It is an interesting exercise to reflect on one's own literary standards. I am a grammar snob, and cannot enjoy a book that has grammatical errors. Those who have read the last couple of posts on this blog will note that grammar standards are changing, as they do with changing times and with cultural changes. I am indelibly stuck in the standards of the twentieth century.


But let's get to the question with which this post began. What is a good book? Is there such a thing, absolutely? Of course not.


And yet. There are standards, at least broad ones, and we know when they have not been met. We may not prefer a particular wine, finding it too dry or too fruity, but we know whether it is 'rot gut' or not. We know whether or not it has not become 'corked.'

We may not particularly enjoy a certain painting, or the work of a certain artist, but we have a sense of whether the artist intended to create work in 'naïve' style or whether, rather, s/he lacked the ability to paint at more than a basic level.


Back to books. We are all entitled to our own tastes, our preference of genres, from detective to humorous to historical fiction, but we know as we read whether the book is sufficiently well imagined, well constructed and well written to be 'a good book.'


Must we be able to dissect a book's virtues? Is it enough to simply say to someone else, "I loved that book" or "this is a really good book, I recommend it"? Should we live in fear of the literary critics who will criticize our taste? Certainly not. There is a place for book reviews, as there is for movie reviews, to help us sort through the many options, but we will not agree with all of those reviews.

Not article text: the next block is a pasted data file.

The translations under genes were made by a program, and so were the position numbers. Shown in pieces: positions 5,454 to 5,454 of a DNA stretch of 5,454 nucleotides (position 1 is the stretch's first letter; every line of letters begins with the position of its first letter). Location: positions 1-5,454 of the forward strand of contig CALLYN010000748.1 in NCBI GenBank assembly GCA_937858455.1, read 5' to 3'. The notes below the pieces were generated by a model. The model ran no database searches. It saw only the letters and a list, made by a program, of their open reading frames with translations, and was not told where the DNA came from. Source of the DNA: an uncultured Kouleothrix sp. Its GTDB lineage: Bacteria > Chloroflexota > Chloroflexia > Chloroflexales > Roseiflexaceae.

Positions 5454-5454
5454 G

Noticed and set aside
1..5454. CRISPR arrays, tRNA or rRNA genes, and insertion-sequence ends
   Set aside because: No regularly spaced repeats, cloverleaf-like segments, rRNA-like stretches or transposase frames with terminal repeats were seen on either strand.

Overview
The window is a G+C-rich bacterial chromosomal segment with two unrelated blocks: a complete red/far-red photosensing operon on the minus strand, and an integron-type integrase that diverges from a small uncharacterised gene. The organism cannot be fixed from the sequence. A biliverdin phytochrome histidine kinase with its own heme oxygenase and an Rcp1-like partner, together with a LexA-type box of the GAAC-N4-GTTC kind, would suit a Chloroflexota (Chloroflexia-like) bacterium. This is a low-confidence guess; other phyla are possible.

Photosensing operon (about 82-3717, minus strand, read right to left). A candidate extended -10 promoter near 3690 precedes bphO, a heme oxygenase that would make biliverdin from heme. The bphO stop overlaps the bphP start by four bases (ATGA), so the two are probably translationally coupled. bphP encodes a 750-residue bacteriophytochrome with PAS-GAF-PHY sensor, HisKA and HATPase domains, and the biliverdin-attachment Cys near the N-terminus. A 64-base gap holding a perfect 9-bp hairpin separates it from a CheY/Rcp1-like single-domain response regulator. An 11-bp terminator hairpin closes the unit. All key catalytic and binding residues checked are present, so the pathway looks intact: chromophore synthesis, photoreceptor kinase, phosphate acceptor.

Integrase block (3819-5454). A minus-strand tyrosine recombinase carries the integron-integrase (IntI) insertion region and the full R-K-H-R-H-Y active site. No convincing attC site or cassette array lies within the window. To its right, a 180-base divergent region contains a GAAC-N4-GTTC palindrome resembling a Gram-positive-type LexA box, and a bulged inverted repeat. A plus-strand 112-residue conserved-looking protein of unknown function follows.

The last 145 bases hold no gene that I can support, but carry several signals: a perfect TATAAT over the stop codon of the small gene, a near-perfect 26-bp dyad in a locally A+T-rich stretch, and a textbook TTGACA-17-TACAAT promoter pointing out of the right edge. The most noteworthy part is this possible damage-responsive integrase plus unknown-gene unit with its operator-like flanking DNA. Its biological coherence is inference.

In the end we read for pleasure and to learn, and we like what we like. We may value excitement, complex plotting, rich characterization, surprise, deeply painted feelings, detailed, well-researched historical background, etc. We may want fast pacing or patient development. Edmund Wilson was right in this: no two persons ever read the same book. The main thing is to read!


Books not only reflect culture, they affect it. They keep language vital, they advance language, introducing new turns of phrase. They affect culture by giving us new ways of looking at things through new expressions. Shakespeare is responsible for introducing thousands of words and expressions that are now common parlance. Just for a sampler: as good luck would have it; break the ice; clothes make the man; cold comfort; devil incarnate; eaten me out of house and home; a laughing stock; in a pickle; wear one's heart on one's sleeve; wild goose-chase. And on, and on, and on.


I would love to hear your ideas, comments and thoughts about language, writing and reading, and I will endeavor to work them into future blog posts.


Thank you for reading. Until next time.



Oo, THOSE AWFUL ORCS !, By Edmund Wilson. The Nation, April 14, 1956. http://jrrvf.com/sda/critiques/The_Nation.html

https://www.britannica.com/art/literary-criticism

https://www.thegreatestbooks.org/

https://www.bbcamerica.com/anglophenia/2014/04/45-phrases-coined-shakespeare-